Travel Restrictions Hamper African Medical Staff in Ebola Fight

Travel Restrictions Hamper African Medical Staff in Ebola Fight

Scores of African doctors and nurses—many of them with experience treating Ebola—have experienced delays getting to affected regions because of flight bans and travel restrictions, an African Union official said on Thursday.

The African Union said in early September that it would send volunteer health workers to Liberia, Sierra Leone and Guinea to help fight the outbreak. But the first teams only arrived last week in Liberia and Sierra Leone and a Guinea team has yet to depart, said Olawale Maiyegun, the African Union’s Director of Social Affairs, who is overseeing the deployment.

“It has been a logistical challenge getting them there,” Mr. Maiyegun said. “Even when we went for an assessment, we thought it should not be more than five days. It took us 13 days. Why? Because Senegal closed its airspace. We had to go through Marrakesh.”

The delays illustrate the difficulties facing an African continent torn between the desire to help and the fear of the virus spreading across porous borders into countries with health systems as weak as those already battling an epidemic.

Last week, the African Union finally got 28 medical volunteers on the ground in Liberia and 21 in Sierra Leone. About 40 more doctors, nurses and other health-care workers are departing in the next few days, many of them headed to Guinea, Mr. Maiyegun said, adding that it will take days longer for them to arrive because of circuitous flights through Europe. The largest number of volunteers dispatched are from Uganda—doctors and nurses who have had experience putting down Ebola outbreaks in that country, he said.

The African Union has loudly criticized member states that have closed their borders to travelers from Ebola-affected countries but its remonstrations have had little effect.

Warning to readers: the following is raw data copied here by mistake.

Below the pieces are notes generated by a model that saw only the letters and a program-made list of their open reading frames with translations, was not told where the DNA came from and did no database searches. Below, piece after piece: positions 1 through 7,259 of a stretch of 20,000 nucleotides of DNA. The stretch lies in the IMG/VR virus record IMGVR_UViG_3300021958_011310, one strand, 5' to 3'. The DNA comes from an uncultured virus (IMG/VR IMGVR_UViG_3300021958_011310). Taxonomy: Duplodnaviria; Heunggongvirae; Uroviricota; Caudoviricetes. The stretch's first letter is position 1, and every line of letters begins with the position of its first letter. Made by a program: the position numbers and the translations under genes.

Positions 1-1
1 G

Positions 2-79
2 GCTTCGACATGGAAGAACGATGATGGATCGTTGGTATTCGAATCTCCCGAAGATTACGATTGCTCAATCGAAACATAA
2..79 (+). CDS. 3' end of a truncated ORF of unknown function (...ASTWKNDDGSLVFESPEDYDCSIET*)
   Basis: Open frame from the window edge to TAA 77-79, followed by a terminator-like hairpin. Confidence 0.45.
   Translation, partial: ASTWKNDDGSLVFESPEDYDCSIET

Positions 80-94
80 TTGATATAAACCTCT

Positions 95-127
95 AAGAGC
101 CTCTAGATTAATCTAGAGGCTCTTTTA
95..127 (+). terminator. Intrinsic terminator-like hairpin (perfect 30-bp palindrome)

Rwanda—one of the countries with the strictest entry rules—even briefly added a requirement this week for travelers from the U.S. and Spain to report their medical condition with a daily phone call. Both the U.S. and Spain have had Ebola cases, while Rwanda has had none. The requirement was lifted after four days, but Rwanda still bans travelers who have recently been in Guinea, Liberia or Sierra Leone.

Senegal, Ivory Coast, Chad, South Africa, Cameroon, Cape Verde and Kenya have all have either closed borders or issued restrictions on travelers arriving from affected countries. Connections between East Africa and West Africa have become particularly difficult because Kenya—a major regional hub—blocked flights to or from the affected countries. Currently, the only countries with flights to Liberia, for example, are Morocco and Belgium.

In many African countries, the restrictions on flights and travelers reflect an acknowledgment of weak health care systems that could easily be overrun by Ebola. There are nine countries world-wide with a life expectancy of less than 55 years—all of them in sub-Saharan Africa, according to the World Health Organization.

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